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Re: How to handle closed book exams

Postby rbgrocio » Thu May 13, 2010 10:37 pm

What does it matter if you can have it or not? If you can't have it, no one else can. Everyone is bound to forget something or to miss a point or to not raise an issue. You are graded on a curve. It does not matter if you forget something (the feeling is horrible, just so you know) as long as you forget less than everyone else. Knowing your outline and being able to explain to yourself and to others how to solve a particular issue is the key, or so I think.

lawyerhopefull
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Re: How to handle closed book exams

Postby lawyerhopefull » Thu May 13, 2010 10:43 pm

what does it matter if you don't know karate and the other guys do, none of you has a weapon, what could go wrong? :roll:

rbgrocio wrote:What does it matter if you can have it or not? If you can't have it, no one else can. Everyone is bound to forget something or to miss a point or to not raise an issue. You are graded on a curve. It does not matter if you forget something (the feeling is horrible, just so you know) as long as you forget less than everyone else. Knowing your outline and being able to explain to yourself and to others how to solve a particular issue is the key, or so I think.

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rbgrocio
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Re: How to handle closed book exams

Postby rbgrocio » Thu May 13, 2010 10:50 pm

lawyerhopefull wrote:what does it matter if you don't know karate and the other guys do, none of you has a weapon, what could go wrong? :roll:

rbgrocio wrote:What does it matter if you can have it or not? If you can't have it, no one else can. Everyone is bound to forget something or to miss a point or to not raise an issue. You are graded on a curve. It does not matter if you forget something (the feeling is horrible, just so you know) as long as you forget less than everyone else. Knowing your outline and being able to explain to yourself and to others how to solve a particular issue is the key, or so I think.



You, as a law student, get exactly what I mean. Study hard. Period! There is no need to get technical or to roll eyes. The point is that you can't go in to a test telling yourself: "Oh my God! the guy next to me may know karate and beat me up." You can't control what anyone else is doing. You can only control what is in your hands and that is to learn the freaking material. Whether it be open book or not, it does not matter. If you have an outline there may still be someone who knows "karate" and memorized the whole thing and does not have to waste time flipping pages trying to find the answer to something and that way he may be able to spot that one issue you were never able to find because you were too "busy" looking at your outline. The point is that having an outline or not is not going to determine how well you do.

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macattaq
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Re: How to handle closed book exams

Postby macattaq » Thu May 13, 2010 10:51 pm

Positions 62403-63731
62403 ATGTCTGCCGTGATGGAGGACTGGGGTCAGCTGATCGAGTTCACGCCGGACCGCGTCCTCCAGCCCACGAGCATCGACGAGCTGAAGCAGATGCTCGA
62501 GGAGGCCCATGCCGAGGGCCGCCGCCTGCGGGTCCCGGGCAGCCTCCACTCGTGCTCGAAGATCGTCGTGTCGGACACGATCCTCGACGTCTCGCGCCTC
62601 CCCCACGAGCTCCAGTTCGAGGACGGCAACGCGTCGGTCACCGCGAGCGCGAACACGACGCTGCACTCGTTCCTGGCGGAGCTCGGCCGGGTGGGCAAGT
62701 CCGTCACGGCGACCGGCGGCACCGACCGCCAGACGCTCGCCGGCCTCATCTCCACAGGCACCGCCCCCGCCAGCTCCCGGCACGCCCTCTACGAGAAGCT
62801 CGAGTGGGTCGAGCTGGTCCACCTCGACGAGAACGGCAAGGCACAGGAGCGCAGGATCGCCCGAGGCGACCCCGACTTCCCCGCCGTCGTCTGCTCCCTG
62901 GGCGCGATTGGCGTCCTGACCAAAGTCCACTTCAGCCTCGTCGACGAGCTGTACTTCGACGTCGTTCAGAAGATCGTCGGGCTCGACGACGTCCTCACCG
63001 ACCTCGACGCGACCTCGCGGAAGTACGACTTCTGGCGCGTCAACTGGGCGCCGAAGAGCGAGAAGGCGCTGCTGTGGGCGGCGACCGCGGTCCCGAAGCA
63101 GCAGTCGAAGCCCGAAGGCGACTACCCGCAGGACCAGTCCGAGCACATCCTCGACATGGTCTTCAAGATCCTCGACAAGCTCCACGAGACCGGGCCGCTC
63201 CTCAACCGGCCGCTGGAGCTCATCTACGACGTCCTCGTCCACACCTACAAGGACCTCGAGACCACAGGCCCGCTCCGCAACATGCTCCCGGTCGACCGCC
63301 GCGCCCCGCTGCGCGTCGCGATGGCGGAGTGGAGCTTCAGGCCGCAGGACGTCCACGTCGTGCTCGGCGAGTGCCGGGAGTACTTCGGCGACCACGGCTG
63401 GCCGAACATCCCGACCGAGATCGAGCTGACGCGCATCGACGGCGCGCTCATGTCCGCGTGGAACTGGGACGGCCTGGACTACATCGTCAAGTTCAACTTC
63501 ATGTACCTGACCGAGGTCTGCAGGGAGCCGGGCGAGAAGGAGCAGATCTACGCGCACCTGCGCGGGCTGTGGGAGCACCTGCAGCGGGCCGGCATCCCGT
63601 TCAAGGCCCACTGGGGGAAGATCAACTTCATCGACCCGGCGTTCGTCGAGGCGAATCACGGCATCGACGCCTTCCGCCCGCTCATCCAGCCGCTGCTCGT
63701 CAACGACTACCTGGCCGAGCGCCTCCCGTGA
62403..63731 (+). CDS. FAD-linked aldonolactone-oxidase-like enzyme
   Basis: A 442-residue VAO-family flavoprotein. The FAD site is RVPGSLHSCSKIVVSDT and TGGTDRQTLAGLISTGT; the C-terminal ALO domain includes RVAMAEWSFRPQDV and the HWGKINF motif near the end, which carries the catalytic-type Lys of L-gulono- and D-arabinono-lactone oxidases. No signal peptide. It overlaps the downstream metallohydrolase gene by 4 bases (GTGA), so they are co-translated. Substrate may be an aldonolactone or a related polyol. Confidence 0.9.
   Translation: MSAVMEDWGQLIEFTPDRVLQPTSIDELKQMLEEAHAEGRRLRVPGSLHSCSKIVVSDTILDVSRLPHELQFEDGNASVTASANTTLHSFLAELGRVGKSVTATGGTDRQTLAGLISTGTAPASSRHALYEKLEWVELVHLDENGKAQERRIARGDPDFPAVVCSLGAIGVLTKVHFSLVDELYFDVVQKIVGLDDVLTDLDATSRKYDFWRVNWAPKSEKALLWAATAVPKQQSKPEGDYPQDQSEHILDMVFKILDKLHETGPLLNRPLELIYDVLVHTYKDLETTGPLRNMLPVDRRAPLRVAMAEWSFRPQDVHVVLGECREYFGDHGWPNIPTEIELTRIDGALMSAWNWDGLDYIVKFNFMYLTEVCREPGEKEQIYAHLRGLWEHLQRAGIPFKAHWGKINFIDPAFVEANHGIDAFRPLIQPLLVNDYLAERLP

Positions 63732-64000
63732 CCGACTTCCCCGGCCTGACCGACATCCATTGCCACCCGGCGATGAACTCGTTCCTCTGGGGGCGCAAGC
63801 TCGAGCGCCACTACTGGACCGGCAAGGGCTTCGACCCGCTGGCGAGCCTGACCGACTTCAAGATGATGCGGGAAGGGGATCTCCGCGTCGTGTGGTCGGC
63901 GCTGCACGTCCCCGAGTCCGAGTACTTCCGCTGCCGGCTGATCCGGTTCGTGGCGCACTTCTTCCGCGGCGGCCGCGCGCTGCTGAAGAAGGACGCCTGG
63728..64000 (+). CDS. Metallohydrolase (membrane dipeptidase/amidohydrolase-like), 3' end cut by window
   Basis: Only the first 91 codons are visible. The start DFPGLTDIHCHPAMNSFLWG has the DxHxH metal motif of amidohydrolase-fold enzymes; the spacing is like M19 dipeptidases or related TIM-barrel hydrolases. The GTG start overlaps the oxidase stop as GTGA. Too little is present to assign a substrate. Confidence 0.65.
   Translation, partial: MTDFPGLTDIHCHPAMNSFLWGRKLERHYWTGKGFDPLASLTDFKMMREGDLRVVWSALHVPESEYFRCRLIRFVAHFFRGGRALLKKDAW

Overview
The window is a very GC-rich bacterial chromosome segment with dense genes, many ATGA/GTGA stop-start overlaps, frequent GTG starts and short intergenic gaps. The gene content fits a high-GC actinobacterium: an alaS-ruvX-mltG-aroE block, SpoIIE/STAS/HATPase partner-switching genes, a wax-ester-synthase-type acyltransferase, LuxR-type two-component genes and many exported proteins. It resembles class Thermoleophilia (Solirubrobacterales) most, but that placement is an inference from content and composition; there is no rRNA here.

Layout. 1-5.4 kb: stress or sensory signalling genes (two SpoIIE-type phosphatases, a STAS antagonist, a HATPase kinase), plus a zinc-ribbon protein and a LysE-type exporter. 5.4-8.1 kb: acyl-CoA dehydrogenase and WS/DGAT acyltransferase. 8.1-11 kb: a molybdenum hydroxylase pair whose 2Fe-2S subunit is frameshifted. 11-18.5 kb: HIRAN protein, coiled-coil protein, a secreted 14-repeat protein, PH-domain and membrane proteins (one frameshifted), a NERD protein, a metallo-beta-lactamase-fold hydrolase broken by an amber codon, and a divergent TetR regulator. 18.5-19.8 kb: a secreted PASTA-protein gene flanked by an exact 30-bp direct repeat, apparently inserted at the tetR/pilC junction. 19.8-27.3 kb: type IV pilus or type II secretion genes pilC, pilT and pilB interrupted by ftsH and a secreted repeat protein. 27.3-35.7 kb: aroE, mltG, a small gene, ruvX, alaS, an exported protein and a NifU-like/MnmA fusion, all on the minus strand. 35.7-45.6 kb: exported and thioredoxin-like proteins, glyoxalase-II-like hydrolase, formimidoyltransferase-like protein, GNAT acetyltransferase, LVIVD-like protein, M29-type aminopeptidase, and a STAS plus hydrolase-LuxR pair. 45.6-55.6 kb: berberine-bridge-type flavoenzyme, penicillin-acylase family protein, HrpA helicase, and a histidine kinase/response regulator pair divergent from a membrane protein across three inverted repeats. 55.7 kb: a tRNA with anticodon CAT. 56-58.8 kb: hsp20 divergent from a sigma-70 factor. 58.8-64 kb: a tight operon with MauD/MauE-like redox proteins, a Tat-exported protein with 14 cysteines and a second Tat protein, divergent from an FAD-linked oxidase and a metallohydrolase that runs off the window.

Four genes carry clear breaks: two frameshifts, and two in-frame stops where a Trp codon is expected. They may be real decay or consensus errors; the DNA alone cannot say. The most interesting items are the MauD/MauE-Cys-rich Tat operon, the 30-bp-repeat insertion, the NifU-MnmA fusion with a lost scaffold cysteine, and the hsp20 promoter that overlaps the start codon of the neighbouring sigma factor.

corporatelaw87 wrote:So is the best advice just memorize your outline? I know people say to do that even when you get to have the outline during the test (but at least it's there if you forget something).


Yes, that's a start. Memorize it. Then, memorize your policy arguments. Then practice application. CALI lessons, E&E, hypos, practice tests. You should be able to answer questions without referring to your outline. When you get into the exam, write a skeleton outline listing all the issues that are likely to come up.

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vanwinkle
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Re: How to handle closed book exams

Postby vanwinkle » Thu May 13, 2010 10:51 pm

corporatelaw87 wrote:So is the best advice just memorize your outline? I know people say to do that even when you get to have the outline during the test (but at least it's there if you forget something).

In the process of making your outline, you will go over the material so thoroughly you will find you've memorized the important parts by the time you're done.

lawyerhopefull wrote:who cares if it eats up a few extra minutes(albeit try not to need it if you can) but the tests are a lifetime long anyways. I always have at least an hour left that I dont need even when I take latrine breaks and recheck my answers a few times.

This guy is a troll and to be thoroughly ignored. If you're consistently finishing law school exams more than an hour early you're either not getting anywhere near the highest possible grade, or you're some kind of rare legal supergenius the likes of which the world has never seen before.

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rbgrocio
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Re: How to handle closed book exams

Postby rbgrocio » Thu May 13, 2010 10:53 pm

vanwinkle wrote:
corporatelaw87 wrote:So is the best advice just memorize your outline? I know people say to do that even when you get to have the outline during the test (but at least it's there if you forget something).

In the process of making your outline, you will go over the material so thoroughly you will find you've memorized the important parts by the time you're done.